Peter Sekirin was born in Russia. He received his Ph.D. in linguistics from the University of Kiev, Ukraine, where he served as associate professor for several years. In December 1999 Peter obtained his Ph.D. in Russian literature at the University of Toronto. He is the author of The Dostoevsky Archive, the English translator for Tolstoy's Calendar of Wisdom, and has written numerous articles for Linguistics and History of Literature. He resides in Toronto, Ontario.
Russian writer Leo, or Lev, Tolstoy wrote a number of unpretentious and
straightforward stories with a plain Christian moral for primary school
children. Sekirin, a doctoral student at the University of Toronto, has
translated 16 such tales. Some appear here in English for the first time, and
some can be found in Tolstoy's Twenty-Three Tales, translated by Louise and
Aylmer Maude (1975). Tolstoy did not originate all of these stories, though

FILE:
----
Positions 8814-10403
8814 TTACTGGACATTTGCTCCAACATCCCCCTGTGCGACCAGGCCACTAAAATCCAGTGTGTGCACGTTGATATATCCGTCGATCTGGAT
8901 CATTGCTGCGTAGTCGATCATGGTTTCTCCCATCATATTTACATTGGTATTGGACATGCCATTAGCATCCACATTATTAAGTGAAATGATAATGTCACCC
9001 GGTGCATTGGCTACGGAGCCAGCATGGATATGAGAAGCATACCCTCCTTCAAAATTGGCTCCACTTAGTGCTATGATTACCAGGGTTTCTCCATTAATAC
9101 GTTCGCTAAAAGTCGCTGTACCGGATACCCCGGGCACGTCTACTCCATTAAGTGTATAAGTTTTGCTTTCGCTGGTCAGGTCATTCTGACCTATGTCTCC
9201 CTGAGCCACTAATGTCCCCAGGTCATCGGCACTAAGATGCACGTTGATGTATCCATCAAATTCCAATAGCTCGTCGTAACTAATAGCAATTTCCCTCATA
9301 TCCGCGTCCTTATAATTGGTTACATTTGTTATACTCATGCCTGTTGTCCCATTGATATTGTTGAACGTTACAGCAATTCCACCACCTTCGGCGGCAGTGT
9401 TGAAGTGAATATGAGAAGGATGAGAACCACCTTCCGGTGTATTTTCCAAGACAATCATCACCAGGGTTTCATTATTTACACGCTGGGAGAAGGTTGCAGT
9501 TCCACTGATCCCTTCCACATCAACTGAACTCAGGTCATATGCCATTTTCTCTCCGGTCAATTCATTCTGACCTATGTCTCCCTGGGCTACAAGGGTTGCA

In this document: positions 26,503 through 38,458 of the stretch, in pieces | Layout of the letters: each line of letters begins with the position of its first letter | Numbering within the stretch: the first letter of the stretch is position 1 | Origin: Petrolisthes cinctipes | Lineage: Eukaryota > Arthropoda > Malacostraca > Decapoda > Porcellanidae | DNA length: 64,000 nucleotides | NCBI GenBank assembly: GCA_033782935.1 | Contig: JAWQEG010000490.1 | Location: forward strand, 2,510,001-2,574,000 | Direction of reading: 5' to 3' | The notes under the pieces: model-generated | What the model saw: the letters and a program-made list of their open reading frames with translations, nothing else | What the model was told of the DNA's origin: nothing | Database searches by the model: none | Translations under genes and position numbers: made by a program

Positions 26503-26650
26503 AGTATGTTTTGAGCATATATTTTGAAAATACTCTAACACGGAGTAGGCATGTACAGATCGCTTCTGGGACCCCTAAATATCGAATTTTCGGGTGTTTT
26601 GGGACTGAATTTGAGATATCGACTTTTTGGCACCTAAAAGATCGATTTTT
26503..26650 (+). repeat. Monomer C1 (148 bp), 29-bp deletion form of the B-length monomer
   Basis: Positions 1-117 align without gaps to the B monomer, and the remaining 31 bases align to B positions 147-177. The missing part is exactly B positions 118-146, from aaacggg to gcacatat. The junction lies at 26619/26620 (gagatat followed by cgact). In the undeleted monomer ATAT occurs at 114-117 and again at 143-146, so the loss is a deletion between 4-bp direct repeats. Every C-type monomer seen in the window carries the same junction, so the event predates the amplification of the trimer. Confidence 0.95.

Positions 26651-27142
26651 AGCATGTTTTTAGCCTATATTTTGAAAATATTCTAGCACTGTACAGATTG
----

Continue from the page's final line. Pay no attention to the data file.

they did come from his pen: he often rewrote or adapted stories from such
diverse writers as Victor Hugo, Nokolai Leskov, and Guy de Maupassant. All the
tales, however, show the hand of the Master; Tolstoy is unsurpassed in making
his point by letting the facts speak for themselves. Sekirin's translation
reads more easily than the Maudes' volume and uses simpler grammar. Though the
stories have literary value, they aim primarily at religious readers.
Recommended for public and church libraries.DBert Beynen, Des Moines Area Comm.
Coll. Lib., IA Copyright 2000 Cahners Business Information.
These 16 selections from Tolstoy's final eclectic collection of tales titled
The Sunday Reading Stories represent the Russian novelist's turn away from the
troubling human condition in Anna Karenina toward a growing preoccupation with
moral issues. Some are brief vignettes, like "The Archangel Gabriel," "The
Repentant Sinner" and "The Son of a Thief," in which a prospective juror
disqualifies himself because he cannot sit in judgment on a thief when his own